Monday, April 02, 2012

Thirty Years Since Argentina Reclaimed Las Islas Malvinas (Falklands)

Today marks three decades since the Argentinean dictator Leopoldo Galtieri's troops landed on the Malvinas islands. As we all know, Margaret Thatcher reacted with fury, and launched what became known as the Falklands War, with the loss of many lives on both sides. Today, tensions are rising between the two nations once more. But who really has the best claim to the islands, and what gets politicians in both hemispheres so worked up about them?

Like all these things, the question of sovereignty depends on when you start telling the story. Different parties tell the tale in different ways, in an attempt to add shaky credence to their claims. In fact, the first claim to the apparently uninhabited islands was by France, which controlled them from February 1764 – April 1767. As the British Empire expanded into South America, it wrested control from them, before losing it to the Spanish for fifty years. After the Spanish were kicked out by the Argentines, they were controlled by the United Provinces (of Argentina) for two years from 1829, until the United States intervened, holding them for a matter of weeks, before the Argentineans re-took their hold. But this reign was also only to last a few weeks, before Britain recaptured them, and insisted on reverting to the name Falkland, after a seventeenth century British naval commander.

It should hardly need stating that each of these changes was the islands being taken by force - i.e. mass murder - between states. There was no 'morality' in any of this, and the present day inhabitants about whose "self-determination" the British ruling class pretends to care so much are only there - and only 'British' - because their ancestors and predecessors were planted there to cement the British claim.

Media jingoism rallied the public around Thatcher
When Galtieri sent his forces to the islands in 1982, it was to a large extent to provide a nationalist diversion from the ruthless class war he was pursuing on the mainland. He headed a military junta, and with US support the military tortured and killed somewhere between 9,000 and 30,000 people deemed left wing "subversives". Following a crisis, capitalist growth had improved slightly, providing employment, but then deteriorated once more. He needed an external focus for the ambitions of the masses, as so often down the ages, a military adventure was chosen to play that role.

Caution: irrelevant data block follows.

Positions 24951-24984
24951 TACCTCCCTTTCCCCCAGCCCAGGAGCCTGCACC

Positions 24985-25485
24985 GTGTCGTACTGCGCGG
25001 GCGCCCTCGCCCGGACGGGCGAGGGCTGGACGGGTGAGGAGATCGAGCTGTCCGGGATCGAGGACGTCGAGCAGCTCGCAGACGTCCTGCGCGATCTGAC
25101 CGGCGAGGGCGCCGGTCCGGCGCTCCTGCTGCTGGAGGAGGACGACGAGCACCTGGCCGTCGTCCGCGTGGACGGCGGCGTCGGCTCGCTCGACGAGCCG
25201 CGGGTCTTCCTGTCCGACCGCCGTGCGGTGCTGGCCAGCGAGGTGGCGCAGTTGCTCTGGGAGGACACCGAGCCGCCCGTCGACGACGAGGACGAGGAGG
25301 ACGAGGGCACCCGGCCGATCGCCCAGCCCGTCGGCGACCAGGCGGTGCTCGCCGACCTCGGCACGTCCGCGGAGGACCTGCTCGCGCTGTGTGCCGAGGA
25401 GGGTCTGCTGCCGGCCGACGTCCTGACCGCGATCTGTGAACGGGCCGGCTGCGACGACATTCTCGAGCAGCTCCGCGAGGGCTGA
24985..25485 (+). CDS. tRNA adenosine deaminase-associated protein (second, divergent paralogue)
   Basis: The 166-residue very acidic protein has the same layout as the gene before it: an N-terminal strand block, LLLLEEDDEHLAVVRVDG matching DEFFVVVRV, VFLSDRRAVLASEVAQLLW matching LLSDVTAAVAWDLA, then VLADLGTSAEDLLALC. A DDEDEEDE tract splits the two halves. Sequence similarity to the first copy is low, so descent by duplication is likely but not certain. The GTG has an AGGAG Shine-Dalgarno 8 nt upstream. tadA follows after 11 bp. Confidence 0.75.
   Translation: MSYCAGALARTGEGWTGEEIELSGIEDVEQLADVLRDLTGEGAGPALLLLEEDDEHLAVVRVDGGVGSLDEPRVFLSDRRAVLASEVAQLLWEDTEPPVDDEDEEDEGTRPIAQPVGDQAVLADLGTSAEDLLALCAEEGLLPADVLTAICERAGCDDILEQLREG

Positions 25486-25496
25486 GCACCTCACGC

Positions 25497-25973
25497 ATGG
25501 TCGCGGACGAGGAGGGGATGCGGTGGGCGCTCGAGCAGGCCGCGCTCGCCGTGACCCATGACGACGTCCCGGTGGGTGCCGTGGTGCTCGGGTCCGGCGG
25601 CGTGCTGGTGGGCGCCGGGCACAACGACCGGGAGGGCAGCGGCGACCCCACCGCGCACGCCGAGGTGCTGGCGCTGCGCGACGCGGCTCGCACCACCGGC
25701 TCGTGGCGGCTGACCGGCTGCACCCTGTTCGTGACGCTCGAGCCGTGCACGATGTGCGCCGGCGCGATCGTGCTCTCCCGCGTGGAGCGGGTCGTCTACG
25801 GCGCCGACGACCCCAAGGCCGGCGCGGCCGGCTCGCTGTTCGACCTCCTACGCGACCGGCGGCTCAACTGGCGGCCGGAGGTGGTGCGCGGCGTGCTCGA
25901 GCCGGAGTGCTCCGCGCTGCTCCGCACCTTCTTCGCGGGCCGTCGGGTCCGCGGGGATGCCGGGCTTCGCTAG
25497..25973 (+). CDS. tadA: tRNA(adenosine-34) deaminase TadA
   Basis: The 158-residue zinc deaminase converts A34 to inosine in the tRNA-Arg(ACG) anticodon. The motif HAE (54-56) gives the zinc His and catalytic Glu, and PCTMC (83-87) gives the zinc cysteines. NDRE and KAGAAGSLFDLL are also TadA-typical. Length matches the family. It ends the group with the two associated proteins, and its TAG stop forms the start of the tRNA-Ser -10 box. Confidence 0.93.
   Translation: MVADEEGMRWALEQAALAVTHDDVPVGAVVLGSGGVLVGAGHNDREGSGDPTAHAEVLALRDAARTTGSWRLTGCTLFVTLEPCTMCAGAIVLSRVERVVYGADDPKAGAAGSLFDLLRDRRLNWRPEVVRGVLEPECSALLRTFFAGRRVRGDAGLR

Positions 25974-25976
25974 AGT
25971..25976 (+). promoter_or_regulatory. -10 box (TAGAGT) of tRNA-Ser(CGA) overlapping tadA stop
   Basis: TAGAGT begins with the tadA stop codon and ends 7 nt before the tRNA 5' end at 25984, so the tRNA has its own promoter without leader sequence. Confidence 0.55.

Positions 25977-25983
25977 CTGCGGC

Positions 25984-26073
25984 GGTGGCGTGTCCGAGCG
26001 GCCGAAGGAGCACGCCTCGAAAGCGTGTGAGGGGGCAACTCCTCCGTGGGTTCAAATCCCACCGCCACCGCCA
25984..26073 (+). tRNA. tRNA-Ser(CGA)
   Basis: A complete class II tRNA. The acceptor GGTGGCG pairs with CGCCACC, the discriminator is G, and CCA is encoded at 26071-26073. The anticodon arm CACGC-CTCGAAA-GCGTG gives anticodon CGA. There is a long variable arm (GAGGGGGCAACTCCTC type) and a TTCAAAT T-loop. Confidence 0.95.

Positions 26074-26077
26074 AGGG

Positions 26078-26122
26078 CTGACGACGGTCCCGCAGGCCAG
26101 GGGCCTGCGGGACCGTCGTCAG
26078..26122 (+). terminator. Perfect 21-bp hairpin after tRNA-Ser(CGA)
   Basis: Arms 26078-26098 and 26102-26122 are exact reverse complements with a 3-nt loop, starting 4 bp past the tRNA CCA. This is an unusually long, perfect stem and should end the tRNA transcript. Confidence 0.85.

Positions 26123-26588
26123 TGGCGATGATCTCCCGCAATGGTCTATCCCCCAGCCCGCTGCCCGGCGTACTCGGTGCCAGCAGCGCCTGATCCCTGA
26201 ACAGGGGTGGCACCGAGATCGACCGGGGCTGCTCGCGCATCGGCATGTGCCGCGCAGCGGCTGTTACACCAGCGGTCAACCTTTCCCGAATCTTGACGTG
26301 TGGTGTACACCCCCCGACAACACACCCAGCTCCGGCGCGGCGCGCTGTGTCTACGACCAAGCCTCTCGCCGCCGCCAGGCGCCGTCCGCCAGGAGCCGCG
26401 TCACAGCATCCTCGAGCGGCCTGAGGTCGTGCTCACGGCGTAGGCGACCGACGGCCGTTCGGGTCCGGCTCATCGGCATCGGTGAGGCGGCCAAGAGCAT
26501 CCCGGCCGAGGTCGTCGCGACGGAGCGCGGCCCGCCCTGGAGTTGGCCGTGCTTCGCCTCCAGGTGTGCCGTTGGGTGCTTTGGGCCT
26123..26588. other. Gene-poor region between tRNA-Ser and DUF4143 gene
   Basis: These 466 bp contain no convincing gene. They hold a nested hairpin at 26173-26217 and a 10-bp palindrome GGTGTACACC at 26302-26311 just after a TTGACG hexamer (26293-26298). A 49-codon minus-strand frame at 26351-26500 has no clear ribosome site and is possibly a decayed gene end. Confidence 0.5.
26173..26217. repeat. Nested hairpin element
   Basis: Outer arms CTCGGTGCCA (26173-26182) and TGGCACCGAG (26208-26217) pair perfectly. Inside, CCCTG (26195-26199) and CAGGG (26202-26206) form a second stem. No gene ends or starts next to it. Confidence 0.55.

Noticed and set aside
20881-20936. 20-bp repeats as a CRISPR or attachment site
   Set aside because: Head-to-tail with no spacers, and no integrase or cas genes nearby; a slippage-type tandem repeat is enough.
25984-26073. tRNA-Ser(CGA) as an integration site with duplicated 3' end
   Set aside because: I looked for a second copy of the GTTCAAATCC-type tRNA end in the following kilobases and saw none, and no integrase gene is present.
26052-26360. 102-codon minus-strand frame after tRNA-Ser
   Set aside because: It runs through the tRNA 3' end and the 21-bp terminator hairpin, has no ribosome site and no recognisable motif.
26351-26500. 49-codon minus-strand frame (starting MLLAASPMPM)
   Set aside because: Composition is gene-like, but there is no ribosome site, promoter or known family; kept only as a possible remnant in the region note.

Galtieri was apparently not expecting Thatcher's government to declare war on Argentina. After all, there had been talks on joint sovereignty, and he calculated that their mutual ally - the United States - would stand up to Thatcher. Though there was much talk behind the scenes, the US allowed Thatcher to proceed, perhaps mindful of the threat of example provided by a major imperialist nation being thrown out of their colony. And anyway, Thatcher's domestic situation mirrored that of Galtieri. Official unemployment stood at 3.6 million, and the ruling class was facing militant fightback across many industries, as well as in cities such as Liverpool. It was widely expected that Labour would win the next general election, under Michael Foot. But Foot supported Thatcher's crusade, and dug his own political grave. Nine hundred died in the ten week war, and Thatcher rode a wave of jingoism to her second general election victory.

Fast forward to 2012, and both Argentine President Cristina Fernández de Kirchner and British Prime Minister David Cameron are both sabre-rattling over the islands once more. Again, their fate serves as a nationalist diversion for both ruling elites. But oil exploration is also on their minds. In 2010, the British government awarded drilling contracts for the waters around the islands. The estimated 60 billion barrels are equivalent to the North Sea oil off Scotland, which has helped sustain the British economy for twenty-five years.

There are no 'good guys' when ruling classes collide - only two sides of 'bad guys'. However, the people of Argentina deciding what to do with oil 450 km off their coast makes much more sense than British politicians half the world away profiting from it.
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